The two simple words —Tip Jar—had sat idle in singer/songwriter Jackson Michelson’s phone for years, waiting for some sort of hook or inspiration, some way that the words could form a song, some sort of moment in time when the two words would finally start to make some lyrical sense.
And then, the pandemic hit.
“I had brought those two words into so many different writes through the years, but I was just never sure how to go about it,” recalls Jackson Michelson to American Songwriter about his current single, amply titled “Tip Jar.” “But then the pandemic hit, and it was like I had the time to really connect to the words and figure out what I wanted to say.”
And what the Oregon native wanted to write and eventually perform was a fun, breakup song about going out to some crowded bar somewhere in an effort to get over someone by creating some memories with someone new. And it’s this realization that came when Michelson found himself off the road, in quarantine with far too much time on his hands.
But it was time that he can now appreciate.
“Songwriting in Nashville can move so fast,” he reflects. “You are building tracks right there in the room, often relying on each other and not relying on yourself as much. But then the pandemic hits last year and all of a sudden, I had the time to go through the hundreds of voice memos I had started and had never gone back to. I started trusting myself and trusting my instincts and, this was one of the songs that finally came to fruition.”
Music in itself has long inspired the life and career of Michelson, who began writing songs as soon as he could play a handful of chords on the guitar he got on Christmas.
“I remember as a kid singing and writing some major heartbreak songs on that guitar back in the day,” laughs Michelson, who has racked up a total of more than 15 million total on-demand streams as of late. “I also grew up in the church. When I got tired of singing the same old songs, I would just go and write some of my own.”
As the years went on, Michelson would take a job selling merchandise for his older brother Paul Wright, who established himself as a Christian artist back in the early 2000s.
“That view from the merch table taught me so much about the importance of having a connection with your audience,” Michelson remembers. “They are never just there to hear you sing your songs, they are there to connect with you.”
And it’s this connection that Michelson effortlessly makes through the relatable lyrics of “Tip Jar,” a post pandemic anthem made for anyone looking to head out to their local bar to get over some good ole heartache.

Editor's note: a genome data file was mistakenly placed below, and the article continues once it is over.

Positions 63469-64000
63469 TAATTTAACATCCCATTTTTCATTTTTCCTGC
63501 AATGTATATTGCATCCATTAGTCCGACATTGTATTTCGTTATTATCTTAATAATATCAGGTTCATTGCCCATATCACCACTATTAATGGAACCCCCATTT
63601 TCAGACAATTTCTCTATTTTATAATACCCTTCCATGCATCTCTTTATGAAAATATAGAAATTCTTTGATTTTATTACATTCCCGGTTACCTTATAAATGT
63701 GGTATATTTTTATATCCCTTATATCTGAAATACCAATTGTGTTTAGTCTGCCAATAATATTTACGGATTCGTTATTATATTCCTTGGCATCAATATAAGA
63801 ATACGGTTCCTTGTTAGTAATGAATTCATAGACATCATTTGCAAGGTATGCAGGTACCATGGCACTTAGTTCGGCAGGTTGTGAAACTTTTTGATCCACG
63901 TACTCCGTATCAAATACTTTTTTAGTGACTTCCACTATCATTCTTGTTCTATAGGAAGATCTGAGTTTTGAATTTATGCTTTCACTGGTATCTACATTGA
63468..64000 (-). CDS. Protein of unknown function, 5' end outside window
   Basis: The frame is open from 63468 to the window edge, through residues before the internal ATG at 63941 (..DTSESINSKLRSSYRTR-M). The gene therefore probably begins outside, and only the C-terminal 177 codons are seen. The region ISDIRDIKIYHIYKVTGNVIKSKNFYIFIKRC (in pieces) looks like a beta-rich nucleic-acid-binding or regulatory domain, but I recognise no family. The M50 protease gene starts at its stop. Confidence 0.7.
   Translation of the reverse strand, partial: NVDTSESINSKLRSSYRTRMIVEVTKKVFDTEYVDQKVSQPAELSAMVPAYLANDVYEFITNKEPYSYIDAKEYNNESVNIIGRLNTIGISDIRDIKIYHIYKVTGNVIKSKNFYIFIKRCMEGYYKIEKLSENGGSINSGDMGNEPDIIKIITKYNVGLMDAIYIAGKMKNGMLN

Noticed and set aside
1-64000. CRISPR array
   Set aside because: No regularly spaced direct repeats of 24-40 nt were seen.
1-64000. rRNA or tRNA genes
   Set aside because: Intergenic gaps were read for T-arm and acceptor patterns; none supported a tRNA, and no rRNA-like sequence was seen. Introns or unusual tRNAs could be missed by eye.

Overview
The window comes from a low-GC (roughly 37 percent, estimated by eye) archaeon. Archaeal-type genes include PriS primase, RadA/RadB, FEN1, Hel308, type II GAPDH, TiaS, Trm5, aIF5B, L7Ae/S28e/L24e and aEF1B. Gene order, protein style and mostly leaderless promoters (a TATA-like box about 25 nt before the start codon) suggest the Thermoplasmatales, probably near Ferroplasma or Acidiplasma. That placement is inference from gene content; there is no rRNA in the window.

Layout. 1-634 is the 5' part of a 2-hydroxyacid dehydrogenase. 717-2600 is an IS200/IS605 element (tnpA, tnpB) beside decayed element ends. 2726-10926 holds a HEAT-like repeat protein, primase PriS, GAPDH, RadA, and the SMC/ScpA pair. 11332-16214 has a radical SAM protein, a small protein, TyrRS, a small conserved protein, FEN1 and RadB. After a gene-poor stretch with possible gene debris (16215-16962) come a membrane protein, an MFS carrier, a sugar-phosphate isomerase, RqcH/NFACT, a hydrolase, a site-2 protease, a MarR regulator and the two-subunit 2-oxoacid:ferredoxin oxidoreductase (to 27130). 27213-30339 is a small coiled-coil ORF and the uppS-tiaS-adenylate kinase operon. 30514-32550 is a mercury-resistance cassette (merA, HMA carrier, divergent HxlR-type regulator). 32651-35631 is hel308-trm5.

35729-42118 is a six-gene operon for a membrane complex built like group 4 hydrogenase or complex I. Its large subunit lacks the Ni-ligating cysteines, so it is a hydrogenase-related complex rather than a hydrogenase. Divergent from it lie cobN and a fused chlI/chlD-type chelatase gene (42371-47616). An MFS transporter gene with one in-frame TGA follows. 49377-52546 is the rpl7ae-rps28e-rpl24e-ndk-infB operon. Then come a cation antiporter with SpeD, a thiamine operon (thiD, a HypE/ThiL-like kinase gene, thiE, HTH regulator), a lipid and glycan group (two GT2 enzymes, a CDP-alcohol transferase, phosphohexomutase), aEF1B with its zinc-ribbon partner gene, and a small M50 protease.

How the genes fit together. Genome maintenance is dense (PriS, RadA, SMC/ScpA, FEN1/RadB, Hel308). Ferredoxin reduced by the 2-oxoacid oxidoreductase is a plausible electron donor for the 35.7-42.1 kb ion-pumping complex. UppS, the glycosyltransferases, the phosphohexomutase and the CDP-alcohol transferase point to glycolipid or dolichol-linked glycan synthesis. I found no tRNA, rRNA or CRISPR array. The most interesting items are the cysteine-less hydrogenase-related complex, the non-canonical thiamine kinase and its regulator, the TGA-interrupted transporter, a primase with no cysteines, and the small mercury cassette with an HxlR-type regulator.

“It’s a song I feel like every band on Broadway is going to want to play,” laughs Michelson.
But like everything else lately, writing the song still felt a little odd.
“This song was one of the weirdest co-writes I have ever had,” Michelson laughs at the mere memory he shared with “Tip Jar” co-writers Patrick Mencel and Justin Morgan. “Patrick (Mencel) was an hour late to the Zoom. (Laughs.) I think he was at the bank or something, but the words were just falling out of me. I was bouncing stuff off of Justin (Morgan) and by the time Patrick (Mencel) jumped on, we were able to finish the song in 30 minutes. We were done.”
Or so they thought.
Upon further inspection during the recording of the demo, Michelson and producer Jeff Pardo began to realize that the song could use some more work.
“I was like, ‘I think the second verse needs work,’ and he was like, ‘I think we could beat it,’ so we went and rewrote it right there in the studio,” remembers Michelson, who has shared the stage with everyone from Blake Shelton to Lee Brice to Old Dominion.
And it’s in that second verse that Michelson throws out some lyrical shoutouts to some of his very own musical heroes, including the legendary Bon Jovi and Tom Petty.
“I remember going to the Tom Petty concert at The Gorge in Washington when I was in the ninth grade,” recalls Michelson, who was also featured on For King & Country’s country collaboration of their hit song “Together” alongside labelmate Hannah Ellis. “I was sitting in the cheap, cheap seats, and they played the beginning of ‘Mary Jane’s Last Dance,’ and it was just electric. I mean, the way that intro pulls you in. There was no way to not sing along with it. There was a connection, and it’s that connection I will forever want to make with my music too.”